I have a love/hate relationship with Matlab, the details of which I probably obliquely mention here from time to time. The biggest reasons that I stick with Matlab are (a) I have to teach my students to use it, and (b) for all its warts, its IDE is quite nice for code authoring/debugging, exploring data sets, and even drawing somewhat sophisticated 3D diagrams.

I’ve just installed Matlab 2015a on my laptop, and am pretty happy to also see that Matlab now supports Git: (this appears to have been added in 2014b, so I’m a little behind the times)

Screen Shot of Git support in Matlab

I usually use a lightweight GUI to perform simple Git operations (GitX on Mac) and the command line for anything more sophisticated. Most common Git operations can be performed from a clunky interface that involves right-clicking on a file, selecting “Source Control” from the menu, and then selecting from a list. Rather like TortoiseGit on Windows, I guess. There are a few impedance mismatches, such as the term “Compare to Ancestor”, which is Matlab’s version of performing “git diff” to see what you’ve changed in the current file. I think trying to abstract multiple version control systems under a consistent set of Matlab commands is probably a recipe for disaster, long term, but I can understand the motivation.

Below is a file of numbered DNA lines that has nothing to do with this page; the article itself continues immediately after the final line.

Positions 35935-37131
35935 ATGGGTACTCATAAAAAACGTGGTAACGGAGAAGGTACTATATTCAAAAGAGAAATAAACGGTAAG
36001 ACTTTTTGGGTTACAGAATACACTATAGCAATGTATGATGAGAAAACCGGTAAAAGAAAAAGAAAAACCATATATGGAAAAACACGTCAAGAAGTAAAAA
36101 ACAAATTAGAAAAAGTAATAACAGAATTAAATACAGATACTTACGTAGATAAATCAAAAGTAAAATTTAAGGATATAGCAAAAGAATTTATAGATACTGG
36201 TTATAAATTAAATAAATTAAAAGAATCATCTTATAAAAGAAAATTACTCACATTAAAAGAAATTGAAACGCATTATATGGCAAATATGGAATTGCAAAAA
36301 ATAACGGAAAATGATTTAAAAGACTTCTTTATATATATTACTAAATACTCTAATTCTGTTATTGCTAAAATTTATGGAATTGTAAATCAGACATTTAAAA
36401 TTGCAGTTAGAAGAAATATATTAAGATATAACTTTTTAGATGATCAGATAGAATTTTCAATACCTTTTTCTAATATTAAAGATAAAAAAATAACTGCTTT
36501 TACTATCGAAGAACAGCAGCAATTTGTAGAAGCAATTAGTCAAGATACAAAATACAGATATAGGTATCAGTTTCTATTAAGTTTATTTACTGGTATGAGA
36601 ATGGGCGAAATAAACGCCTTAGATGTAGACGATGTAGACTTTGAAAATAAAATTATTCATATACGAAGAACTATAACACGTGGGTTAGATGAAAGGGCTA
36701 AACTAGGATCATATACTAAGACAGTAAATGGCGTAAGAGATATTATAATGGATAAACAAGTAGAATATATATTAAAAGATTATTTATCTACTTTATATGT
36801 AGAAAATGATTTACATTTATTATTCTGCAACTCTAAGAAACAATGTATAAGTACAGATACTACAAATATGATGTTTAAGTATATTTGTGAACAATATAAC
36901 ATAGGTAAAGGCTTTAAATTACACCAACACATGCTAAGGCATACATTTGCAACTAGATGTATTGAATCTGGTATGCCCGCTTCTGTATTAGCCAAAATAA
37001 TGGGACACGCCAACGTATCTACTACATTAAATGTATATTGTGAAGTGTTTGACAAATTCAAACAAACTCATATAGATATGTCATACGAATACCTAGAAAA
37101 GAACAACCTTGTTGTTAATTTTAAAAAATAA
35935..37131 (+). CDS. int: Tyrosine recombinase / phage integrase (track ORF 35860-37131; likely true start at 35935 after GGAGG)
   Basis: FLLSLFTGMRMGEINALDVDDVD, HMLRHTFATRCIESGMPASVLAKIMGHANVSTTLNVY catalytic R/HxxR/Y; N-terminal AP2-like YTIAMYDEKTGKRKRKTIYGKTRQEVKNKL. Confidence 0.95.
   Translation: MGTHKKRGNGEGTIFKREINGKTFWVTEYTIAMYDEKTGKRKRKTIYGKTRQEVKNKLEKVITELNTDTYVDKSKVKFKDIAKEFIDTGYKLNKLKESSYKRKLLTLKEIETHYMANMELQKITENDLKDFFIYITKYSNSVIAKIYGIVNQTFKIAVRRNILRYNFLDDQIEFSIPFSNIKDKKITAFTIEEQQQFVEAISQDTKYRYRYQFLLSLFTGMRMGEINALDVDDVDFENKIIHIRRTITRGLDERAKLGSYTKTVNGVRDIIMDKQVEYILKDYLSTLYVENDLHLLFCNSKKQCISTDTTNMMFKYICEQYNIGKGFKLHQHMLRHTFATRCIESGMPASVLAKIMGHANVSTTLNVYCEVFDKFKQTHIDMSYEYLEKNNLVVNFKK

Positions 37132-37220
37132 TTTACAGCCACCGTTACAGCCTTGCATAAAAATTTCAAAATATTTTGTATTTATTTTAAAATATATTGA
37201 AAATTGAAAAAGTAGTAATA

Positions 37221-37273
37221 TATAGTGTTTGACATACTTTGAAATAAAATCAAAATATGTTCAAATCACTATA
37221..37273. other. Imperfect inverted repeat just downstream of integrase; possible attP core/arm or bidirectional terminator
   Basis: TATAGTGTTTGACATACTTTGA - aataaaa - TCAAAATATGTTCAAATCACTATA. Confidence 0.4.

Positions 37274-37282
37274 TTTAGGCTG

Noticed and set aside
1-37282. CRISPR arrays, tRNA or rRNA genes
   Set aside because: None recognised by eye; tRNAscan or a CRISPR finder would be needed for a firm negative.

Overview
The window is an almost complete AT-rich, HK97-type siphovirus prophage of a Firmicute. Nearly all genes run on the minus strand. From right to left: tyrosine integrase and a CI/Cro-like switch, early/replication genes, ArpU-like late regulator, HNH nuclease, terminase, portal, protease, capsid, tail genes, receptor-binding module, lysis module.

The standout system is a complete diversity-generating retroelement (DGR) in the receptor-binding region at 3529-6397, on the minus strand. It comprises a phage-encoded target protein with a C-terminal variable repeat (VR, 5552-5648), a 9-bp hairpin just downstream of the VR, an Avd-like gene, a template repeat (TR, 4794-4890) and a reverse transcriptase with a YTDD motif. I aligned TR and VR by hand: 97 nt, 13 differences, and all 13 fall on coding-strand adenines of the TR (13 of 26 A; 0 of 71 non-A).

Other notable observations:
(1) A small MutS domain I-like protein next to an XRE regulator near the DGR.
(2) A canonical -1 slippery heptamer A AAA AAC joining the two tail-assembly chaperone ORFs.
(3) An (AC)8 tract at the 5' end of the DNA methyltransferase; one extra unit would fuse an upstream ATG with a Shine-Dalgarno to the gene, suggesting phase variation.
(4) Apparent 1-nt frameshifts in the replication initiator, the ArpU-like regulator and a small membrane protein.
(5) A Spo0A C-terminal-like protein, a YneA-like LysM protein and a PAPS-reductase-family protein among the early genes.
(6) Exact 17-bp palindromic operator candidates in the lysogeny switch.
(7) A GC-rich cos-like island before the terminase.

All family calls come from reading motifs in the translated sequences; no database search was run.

I like that the Git status is indicated in the file listing, but I suspect I’ll rarely, if ever, use the Matlab interface to actually perform source control. I’m a little disappointed that there isn’t a better user interface than delving into contextual menus and receiving little more than plain info in pop-up windows. For example, what I’d like to see would be to double click a “changed” icon (blue square in the above screenshot), which would show the current differences from the last commit, and an integrated text field and nice big button to commit the changes. Not as easy, but more likely to get keep people within Matlab.

What I’m really hoping Git support in Matlab makes it possible to slowly introduce my undergraduate students to Git (engineers learning source control is a subject I hope to discuss another time), and perhaps more importantly I hope it will help facilitate collaboration with research students that work on my code. Fingers crossed.